Additionally, our results indirectly suggest that students’ timelines may differ depending on their learning rates. Specifically, we found differences between the Study 1 and Study 2 cohorts. The fact that BIC, AIC, RMSE disagreed as to whether the integrated-RC-KC model-1 or the separate-RC-KC model had a better model fit for unit 1suggests that students in Study 2 started with somewhat more integrated knowledge and ended with more integrated knowledge compared to students in Study 1. We do not want to speculate what might have caused these cohort effects because there are numerous possible reasons, but it suggests that students may start and end at different points on a separate-to-integrated knowledge trajectory.

Our study makes novel contributions to the field of educational data mining because it is, to our knowledge, the first study capturing dynamic development of students’ representational competencies using knowledge-component models. Knowledge-component modeling allowed us to identify dynamic, developmental patterns of representational competencies and to show that they are not static. Further, our finding that knowledge-component models should incorporate representational competencies in addition to content knowledge expands the search space for knowledge-component models in future work.

Our findings also have important implications for the design of adaptive educational technologies. First, technologies that use visual representations should trace students’ acquisition of representational competencies in addition to content knowledge. Doing so is particularly important at the beginning of a learning sequence. When students first learn a new concept with visual materials, instructional supports should be designed with consideration of students’ representational competencies and content knowledge. Second, as students’ representational competencies change dynamically through practice, the educational technology may no longer need to monitor representational competencies separately from content knowledge. This, however, may need to be adapted to the rate at which students learn specific representational competencies and content knowledge.

Limitations & Future Work

Our results should be interpreted considering the following limitations. First, we collected log data from students working on Signals Tutor in the context of online learning. Online learning differs from in-person learning in multiple ways. Therefore, future studies should replicate our results in the context of in-person learning. Second, our experiment was constructed in a specific electrical engineering course. Even though visual representations are commonly used in many STEM instructions, representational competencies are domain-specific and highly dependent on the particular content knowledge covered. Thus, future research needs to test whether our results generalize to other STEM domains and topics. Finally, open questions remain about the suitable length of a learning intervention to ensure that all representational competencies become integrated with content knowledge. Although this study found that the students’ representational competencies are gradually integrated with content knowledge, it did not examine when each representational competency becomes fully integrated into the content knowledge. To address this limitation, a longer intervention is needed. Such research could help establish the length of learning trajectories that relate to representational competencies.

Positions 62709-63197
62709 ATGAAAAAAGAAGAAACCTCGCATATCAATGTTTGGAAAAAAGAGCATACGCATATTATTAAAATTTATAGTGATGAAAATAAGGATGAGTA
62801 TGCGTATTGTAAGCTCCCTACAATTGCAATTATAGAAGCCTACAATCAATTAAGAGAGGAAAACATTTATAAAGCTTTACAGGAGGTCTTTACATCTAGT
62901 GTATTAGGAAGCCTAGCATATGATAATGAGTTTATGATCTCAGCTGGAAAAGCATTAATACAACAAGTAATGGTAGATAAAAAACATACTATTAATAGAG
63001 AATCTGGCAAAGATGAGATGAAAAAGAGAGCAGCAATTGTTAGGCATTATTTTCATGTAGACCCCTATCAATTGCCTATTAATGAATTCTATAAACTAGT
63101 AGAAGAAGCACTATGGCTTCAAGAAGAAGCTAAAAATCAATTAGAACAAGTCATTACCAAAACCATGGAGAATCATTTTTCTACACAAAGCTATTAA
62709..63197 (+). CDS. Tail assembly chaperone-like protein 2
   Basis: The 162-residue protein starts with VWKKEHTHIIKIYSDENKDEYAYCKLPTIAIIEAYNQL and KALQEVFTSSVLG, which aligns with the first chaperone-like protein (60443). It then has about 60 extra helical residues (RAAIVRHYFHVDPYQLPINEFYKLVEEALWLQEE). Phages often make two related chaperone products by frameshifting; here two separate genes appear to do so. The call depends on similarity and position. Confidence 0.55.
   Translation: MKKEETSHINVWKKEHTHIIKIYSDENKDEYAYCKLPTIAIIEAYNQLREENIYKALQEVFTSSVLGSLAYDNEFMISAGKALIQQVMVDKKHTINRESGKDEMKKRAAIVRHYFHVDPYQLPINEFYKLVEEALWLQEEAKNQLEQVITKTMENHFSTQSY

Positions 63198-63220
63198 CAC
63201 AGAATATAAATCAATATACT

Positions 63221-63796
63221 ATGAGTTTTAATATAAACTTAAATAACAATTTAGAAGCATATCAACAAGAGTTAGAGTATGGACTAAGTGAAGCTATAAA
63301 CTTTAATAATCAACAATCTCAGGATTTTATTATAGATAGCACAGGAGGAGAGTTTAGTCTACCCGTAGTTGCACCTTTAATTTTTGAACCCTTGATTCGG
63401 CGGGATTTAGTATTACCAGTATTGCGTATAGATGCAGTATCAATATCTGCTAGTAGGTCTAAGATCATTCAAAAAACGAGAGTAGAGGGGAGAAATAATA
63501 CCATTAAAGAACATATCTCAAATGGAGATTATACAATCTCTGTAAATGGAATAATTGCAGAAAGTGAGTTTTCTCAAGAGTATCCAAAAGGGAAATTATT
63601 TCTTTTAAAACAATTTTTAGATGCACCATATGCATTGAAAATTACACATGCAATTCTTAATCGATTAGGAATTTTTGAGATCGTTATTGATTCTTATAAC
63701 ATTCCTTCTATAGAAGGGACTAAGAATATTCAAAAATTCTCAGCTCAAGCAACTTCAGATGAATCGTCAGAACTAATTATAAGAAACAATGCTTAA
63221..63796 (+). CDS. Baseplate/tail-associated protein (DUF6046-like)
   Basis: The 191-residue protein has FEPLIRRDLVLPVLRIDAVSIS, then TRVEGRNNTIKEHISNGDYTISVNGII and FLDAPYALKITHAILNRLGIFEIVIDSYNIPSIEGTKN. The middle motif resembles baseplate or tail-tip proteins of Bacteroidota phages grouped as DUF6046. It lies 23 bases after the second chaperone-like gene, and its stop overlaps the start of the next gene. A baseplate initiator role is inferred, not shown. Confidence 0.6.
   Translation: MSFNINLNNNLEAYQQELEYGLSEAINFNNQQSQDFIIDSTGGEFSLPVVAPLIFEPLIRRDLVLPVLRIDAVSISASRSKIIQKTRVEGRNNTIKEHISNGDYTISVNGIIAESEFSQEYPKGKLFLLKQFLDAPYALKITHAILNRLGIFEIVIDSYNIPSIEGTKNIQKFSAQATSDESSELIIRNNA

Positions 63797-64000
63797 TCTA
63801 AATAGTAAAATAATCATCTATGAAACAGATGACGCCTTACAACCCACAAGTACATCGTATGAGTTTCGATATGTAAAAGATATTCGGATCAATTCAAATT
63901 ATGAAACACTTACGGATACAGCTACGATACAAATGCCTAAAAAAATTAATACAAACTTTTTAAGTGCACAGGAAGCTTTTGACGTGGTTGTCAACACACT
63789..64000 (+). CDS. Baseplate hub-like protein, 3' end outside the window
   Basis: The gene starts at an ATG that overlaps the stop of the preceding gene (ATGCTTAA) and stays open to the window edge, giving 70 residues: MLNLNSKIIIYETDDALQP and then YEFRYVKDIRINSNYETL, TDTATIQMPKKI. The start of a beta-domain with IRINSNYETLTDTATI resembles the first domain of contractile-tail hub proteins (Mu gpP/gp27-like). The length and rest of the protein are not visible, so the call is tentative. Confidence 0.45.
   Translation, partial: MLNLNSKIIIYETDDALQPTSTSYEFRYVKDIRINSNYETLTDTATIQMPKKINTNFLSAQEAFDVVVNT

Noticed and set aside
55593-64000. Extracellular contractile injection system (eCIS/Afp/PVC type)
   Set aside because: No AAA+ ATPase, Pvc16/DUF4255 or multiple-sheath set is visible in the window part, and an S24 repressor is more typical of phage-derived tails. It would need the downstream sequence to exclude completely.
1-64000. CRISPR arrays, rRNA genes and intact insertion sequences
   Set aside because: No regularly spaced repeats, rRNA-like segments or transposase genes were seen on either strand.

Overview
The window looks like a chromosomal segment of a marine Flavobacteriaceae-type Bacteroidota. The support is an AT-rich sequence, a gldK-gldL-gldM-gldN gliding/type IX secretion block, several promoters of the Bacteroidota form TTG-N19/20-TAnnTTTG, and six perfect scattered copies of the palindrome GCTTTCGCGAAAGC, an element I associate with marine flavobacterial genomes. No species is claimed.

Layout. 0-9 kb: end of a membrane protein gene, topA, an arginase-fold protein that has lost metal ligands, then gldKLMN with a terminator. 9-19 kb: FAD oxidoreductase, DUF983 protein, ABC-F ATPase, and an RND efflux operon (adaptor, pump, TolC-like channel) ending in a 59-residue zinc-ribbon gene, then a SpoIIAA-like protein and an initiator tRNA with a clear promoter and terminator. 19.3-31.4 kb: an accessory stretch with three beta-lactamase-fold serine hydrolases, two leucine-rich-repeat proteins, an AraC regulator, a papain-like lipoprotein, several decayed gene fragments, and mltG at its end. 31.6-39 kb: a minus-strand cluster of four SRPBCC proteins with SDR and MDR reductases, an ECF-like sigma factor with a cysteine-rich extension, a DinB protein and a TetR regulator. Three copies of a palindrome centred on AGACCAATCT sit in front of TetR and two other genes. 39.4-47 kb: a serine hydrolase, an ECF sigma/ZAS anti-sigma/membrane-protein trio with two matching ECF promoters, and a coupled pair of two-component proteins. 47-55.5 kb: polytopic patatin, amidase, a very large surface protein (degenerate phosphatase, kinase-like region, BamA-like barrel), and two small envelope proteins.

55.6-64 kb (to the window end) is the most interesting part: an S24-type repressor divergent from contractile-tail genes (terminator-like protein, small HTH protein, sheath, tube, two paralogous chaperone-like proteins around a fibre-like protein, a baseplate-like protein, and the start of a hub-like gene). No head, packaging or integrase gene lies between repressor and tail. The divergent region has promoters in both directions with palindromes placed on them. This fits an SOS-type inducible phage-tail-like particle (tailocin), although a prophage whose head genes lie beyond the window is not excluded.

The present paper shows that the structure of students’ knowledge changes over time. Consequently, different knowledge-component models are best suited at different times during a learning trajectory. While modeling representational competencies is important, representational competencies become integrated with content knowledge with practice. Thus, educational technologies should employ dynamic knowledge-component models that capture representational competencies separately from content knowledge at the beginning of a learning trajectory while merging them with content knowledge later in a learning sequence. The way in which these knowledge components are merged may depend on the student’s learning rate. Given that prior research shows that adapting instructional support to students’ representational competencies can significantly enhance their learning of content knowledge and given the prevalence of visual representations in STEM instruction, our study may have considerable impact on the effectiveness of educational technologies.


This work was supported by NSF DUE 1933078 (IUSE). We also thank Talha Sultan, Eduardo Arvelo, and the teaching assistants for their help with this project.